1968 Alpine Renault A110 Coupe

To be welcome, even invited, to drive flat out over an alpine pass in a raging blizzard at night-that’s priceless

This ex-Works car, fitted with a Mignotet-built and -tuned engine, started its racing career in the 1968 Tour de Corse driven by Jean-Francois Piot. The rally was won by Jean-Claude Andruet in a sister car. Next year “our car” won the Rallye des Routes du Nord with Jean Vinatier and Marcel Callewaert on snow-covered roads-one of only twelve finishers out of 65 starters.

Two weeks later, Vinatier was second at the Neige et Glace rally on dry and sunny roads behind the powerful Larousse Porsche 911R. If the Porsche had been uncatchable on the fastest stages, Vinatier was supreme on the snow-covered climbing road of the Revard. In good form since the beginning of the season, Vinatier won the Lyon-Charbonniéres rally with the same car in front of Chassault (911T) and Andruet (Alpine 1440). With the introduction of the new 1600S models, the 1440s were retired and stored away.

In the late 1970s, Alain Bernardet, future editor of Sport Auto magazine, often visited Marc Mignotet’s workshop, where he went through a course of instruction. Mignotet offered him one of the four complete 1440 engines remaining, which were no longer competitive for top-level racing.

At the same time, Bernard Pierangeli-the Alpine sales manager and head of the Centre Alpine at Boulogne-offered an ex-Works A110, which could be fitted with this engine. It is important to note that at that time Alpine used to sell its racing cars fitted with stock engines in order to fund other projects. The 1440 engine was installed in the car still registered 4842GG76, which corresponded with its racing condition in the 1968 and 1969 seasons.

Never restored, the 1968 Renault A110 Coupe now shows 46,000 kilometers (28,500 miles) on the clock. The engine, stamped 1440CCN4M (M for Mignotet), is still in the car, like the specific 5-speed transmission. The interior is still absolutely original, including the bucket seats and the Moto-Lita wheel. The lightweight body shows some scars from the racing events in which it participated.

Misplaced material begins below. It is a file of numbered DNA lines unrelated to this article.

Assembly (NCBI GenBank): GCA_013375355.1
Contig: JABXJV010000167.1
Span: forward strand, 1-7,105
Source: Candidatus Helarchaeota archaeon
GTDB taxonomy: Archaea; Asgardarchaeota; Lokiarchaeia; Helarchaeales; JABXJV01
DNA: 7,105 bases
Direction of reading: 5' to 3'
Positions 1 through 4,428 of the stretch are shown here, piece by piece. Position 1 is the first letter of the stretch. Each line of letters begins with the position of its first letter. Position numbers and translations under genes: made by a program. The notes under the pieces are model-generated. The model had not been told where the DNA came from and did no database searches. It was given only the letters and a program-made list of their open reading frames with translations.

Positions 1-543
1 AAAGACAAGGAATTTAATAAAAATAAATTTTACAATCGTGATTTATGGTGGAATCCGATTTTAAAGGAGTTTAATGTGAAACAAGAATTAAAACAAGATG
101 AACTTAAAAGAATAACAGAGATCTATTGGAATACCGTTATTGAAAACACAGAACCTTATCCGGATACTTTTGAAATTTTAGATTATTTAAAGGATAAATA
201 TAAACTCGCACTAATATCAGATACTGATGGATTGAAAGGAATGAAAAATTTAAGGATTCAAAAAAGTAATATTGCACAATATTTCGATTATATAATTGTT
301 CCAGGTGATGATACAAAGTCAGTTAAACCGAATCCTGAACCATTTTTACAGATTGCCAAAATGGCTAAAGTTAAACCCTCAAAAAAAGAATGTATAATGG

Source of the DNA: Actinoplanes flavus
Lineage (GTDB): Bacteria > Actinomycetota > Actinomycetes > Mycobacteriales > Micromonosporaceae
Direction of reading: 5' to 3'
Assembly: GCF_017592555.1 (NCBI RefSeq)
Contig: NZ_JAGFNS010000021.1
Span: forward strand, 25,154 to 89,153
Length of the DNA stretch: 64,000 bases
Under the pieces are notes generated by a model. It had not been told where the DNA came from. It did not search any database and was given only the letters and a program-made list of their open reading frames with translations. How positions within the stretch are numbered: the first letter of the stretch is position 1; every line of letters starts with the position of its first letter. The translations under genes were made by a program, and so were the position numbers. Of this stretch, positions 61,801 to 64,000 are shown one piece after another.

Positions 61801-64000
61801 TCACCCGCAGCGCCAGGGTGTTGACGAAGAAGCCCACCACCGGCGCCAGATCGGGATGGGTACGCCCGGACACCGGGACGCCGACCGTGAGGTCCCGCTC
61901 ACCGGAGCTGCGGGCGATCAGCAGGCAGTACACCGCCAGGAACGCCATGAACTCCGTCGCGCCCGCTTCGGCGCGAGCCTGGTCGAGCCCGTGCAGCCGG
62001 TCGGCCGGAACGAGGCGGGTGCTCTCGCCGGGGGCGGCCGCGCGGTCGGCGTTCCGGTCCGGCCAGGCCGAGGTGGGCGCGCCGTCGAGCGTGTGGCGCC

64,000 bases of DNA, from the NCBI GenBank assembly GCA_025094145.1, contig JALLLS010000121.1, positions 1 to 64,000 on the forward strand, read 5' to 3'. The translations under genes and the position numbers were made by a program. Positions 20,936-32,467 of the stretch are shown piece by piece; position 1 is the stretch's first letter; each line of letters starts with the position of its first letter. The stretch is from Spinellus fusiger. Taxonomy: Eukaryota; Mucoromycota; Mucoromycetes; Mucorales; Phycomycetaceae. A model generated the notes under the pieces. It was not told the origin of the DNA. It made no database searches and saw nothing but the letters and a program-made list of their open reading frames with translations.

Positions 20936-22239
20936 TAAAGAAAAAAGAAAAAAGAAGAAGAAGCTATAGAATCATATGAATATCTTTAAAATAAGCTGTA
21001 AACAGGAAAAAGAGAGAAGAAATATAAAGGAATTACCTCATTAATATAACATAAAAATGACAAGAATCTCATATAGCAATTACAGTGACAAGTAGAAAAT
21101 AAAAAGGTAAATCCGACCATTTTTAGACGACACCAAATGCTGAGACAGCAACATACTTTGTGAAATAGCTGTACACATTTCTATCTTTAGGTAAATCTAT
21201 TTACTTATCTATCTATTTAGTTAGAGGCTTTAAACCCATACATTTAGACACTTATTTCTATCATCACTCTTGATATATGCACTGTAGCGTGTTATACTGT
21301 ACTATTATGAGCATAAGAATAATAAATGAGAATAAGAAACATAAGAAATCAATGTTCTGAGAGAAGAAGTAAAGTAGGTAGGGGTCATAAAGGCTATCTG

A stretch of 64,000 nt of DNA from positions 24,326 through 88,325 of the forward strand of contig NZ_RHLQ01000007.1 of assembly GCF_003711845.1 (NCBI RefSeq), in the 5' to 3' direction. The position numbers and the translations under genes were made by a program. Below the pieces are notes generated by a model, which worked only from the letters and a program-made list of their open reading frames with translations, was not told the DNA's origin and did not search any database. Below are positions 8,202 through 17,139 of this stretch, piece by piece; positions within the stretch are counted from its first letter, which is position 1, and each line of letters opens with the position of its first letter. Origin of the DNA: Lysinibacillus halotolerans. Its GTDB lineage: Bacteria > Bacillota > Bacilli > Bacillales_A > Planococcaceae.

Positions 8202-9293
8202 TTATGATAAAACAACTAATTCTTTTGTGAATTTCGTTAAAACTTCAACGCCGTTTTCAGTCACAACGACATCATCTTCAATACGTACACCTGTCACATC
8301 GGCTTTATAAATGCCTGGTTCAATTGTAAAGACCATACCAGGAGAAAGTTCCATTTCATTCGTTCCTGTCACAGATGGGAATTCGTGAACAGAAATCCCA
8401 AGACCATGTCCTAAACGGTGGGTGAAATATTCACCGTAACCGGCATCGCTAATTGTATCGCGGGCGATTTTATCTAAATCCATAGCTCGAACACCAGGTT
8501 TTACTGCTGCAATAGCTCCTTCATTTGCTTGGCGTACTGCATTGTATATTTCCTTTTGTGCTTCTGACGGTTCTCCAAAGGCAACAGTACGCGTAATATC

This is a very important A110 Coupe not only in the Alpine story but in the history of French motorsport in the late 1960s. Few racing Alpine A110s are in such original condition and without modifications, and even fewer can boast such an important race record. These two factors make it one of the most sought-after Alpine 110s we have ever offered and without a doubt a Holy Grail for the keen Alpiniste.

Thor Thorson

Thor Thorson - SCM Contributing Editor

Thor grew up in northern Iowa. His father bought a red Jag XK 150 in the late 1950s, and that was all it took; he has been in love with sports cars , racing cars and the associated adrenaline rush ever since. He has vintage raced for more than 20 years, the bulk of them spent behind the wheel of a blue Elva 7. When he’s not racing, he is president of Vintage Racing Motors Inc., a collector-car dealer and vintage-racing support company based in Redmond, WA. His knowledge runs the full spectrum of vintage racing, and he has put that expertise to good use for SCM since 2003.

Posted in Race

1 comments

  1. These are pretty cool cars, though there doesn’t seem to be a market, at least based on the lack of coverage at SCM. The Alpine Renault A110, or any variant, doesn’t even exist in the Pocket Price Guide.

Comments are closed.